Tuesday, March 21, 2017

Listening Before You Speak

Part 1 of Talking to God

Topic: Bible reading and prayer




Oh how I love your law! It is my meditation all the day (Ps. 119:97). 


A One-Sided Conversation

Have you ever been in a conversation in which the other person wouldn’t stop talking? It’s not very enjoyable. You want to speak, but you never get a chance!

Prayer is talking to God. But God doesn’t want us to do all the talking. He wants to speak to us. And how does God speak to us? Through the Bible (also know as the word of God).


Struggling to Pray 

Many Christians struggle to take the time to pray. Maybe we don’t take the time to pray because we underestimate the importance of prayer. We will usually make time for things that are important to us.
Maybe we don’t take the time to pray because we’re very busy. D. A. Carson, “If you are too busy to pray, you are too busy. Cut something out.” [1]

We believe that food is essential, and we make time for it everyday. If we believe that prayer is essential to the Christina life, we must make time for it. Maybe we have good intentions to take time to pray, but we never end up doing much praying. We are like the disciples Peter, James, and John. Jesus said to them, ““Watch and pray that you may not enter into temptation. The spirit is indeed willing, but the flesh is weak” (Matthew 26:41).

It’s probably a good idea to designate a quiet time and place. Jesus often withdrew to “desolate places” to pray (Luke 5:16).


Prayer Is Not a One-Sided Conversation

Before we speak to God, God wants to speak to us. God speaks to us when we read and meditate on his word. Meditate? J. I. Packer writes, “We have some idea, perhaps, what prayer is, but what is meditation? Well may we ask, for meditation is a lost art today, and Christian people suffer grievously from their ignorance of the practice. Meditation is the activity of calling to mind, and thinking over, and dwelling on, and applying to oneself, the various things that one knows about the works and ways and purposes and promises of God.” [2] A mind meditating on God’s word is like a sponge absorbing water.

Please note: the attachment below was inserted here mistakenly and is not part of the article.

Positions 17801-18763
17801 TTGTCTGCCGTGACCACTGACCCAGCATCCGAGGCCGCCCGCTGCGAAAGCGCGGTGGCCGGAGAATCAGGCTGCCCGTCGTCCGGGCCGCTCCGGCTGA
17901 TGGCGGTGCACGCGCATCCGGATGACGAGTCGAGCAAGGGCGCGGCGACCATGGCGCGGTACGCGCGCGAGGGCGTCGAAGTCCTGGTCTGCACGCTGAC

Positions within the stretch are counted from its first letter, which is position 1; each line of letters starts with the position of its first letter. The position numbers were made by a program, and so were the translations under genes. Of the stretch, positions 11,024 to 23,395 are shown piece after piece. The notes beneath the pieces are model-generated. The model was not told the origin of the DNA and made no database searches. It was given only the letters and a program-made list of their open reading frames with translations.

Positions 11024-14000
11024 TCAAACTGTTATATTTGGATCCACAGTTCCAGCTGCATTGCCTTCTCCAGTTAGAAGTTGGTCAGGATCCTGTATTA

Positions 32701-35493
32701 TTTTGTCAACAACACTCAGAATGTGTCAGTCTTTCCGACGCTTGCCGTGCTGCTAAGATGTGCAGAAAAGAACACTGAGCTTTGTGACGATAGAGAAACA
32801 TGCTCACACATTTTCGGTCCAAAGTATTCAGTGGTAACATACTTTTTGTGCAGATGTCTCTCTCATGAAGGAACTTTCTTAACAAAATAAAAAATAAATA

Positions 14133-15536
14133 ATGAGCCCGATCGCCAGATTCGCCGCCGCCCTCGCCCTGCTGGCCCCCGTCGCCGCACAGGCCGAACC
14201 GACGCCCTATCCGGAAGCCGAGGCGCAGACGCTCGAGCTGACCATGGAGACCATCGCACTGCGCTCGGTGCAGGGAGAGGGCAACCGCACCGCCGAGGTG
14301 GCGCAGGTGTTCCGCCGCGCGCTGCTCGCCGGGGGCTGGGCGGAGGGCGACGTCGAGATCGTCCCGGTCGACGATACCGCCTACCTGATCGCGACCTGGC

Eastern meditation is an attempt to empty the mind. Christian meditation is an attempt to fill the mind. With what do we fill our minds? God’s word. Several times in Scripture we are urged to mediate upon God’s word.
  • “This Book of the Law shall not depart from your mouth, but you shall meditate on it day and night” (Josh. 1:8). 
  • “But his delight is in the law of the LORD, and on his law he meditates day and night” (Ps. 1:2). 
  • “O how I love your law! It is my meditation all the day” (Ps. 119:97). 
  • “My eyes are awake before the watches of the night, that I may meditate on your promise” (Ps. 119:148). 
  • “I remember the days of old; I meditate on all that you have done; I ponder the work of your hands” (Ps. 143:5). 
Busyness and distractions are the enemies of meditating on God’s word. Stillness and solitude are the friends of meditating on God’s word.

The need for mediating on God’s word is illustrated in the story of Mary and Martha (Luke 10:38-42). Mary “sat at the Lord’s feet and listened to his teaching” (v. 39), but Martha “was distracted with much serving” (v. 40). Jesus said, “Martha, Martha, you are anxious and troubled about many things, but one thing is necessary. Mary has chosen the good portion, which will not be taken away from her” (vv. 41-42).


Meditating and Praying

Here are a few basic steps for meditation upon God’s word and prayer. [3]
  • Think of the privilege of prayer. Realize God is present. Ask him to help you pray. 
  • Read a Scripture passage. Pick one or two truths you find in the passage. Choose the one that most impresses you and write it in a sentence. Now ask: How does this truth help me praise God? How does it show me a sin to confess? How does it show me something to ask for? 
  • Now turn the answers to the three questions into a prayer—adoration, petition, and suppli-cation. 
  • Pray about whatever needs are on your heart. Also spend time thanking God for the ways you see him working in your life and caring for you. 
  • Take a moment to thank and admire God for what he has showed you today. End with a note of praise. 
This plan only takes about 15 minutes. (Of course, that makes it sound easier than it actually is.) But taking time to meditate upon God word and pray will make a huge difference in our lives.

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[1] D. A Carson, A Call to Spiritual Reformation, 114.
[2] J. I. Packer, Knowing God.
[3] This plan is taken from Tim Keller’s book Prayer: Experiencing Awe and Intimacy with God (254-255).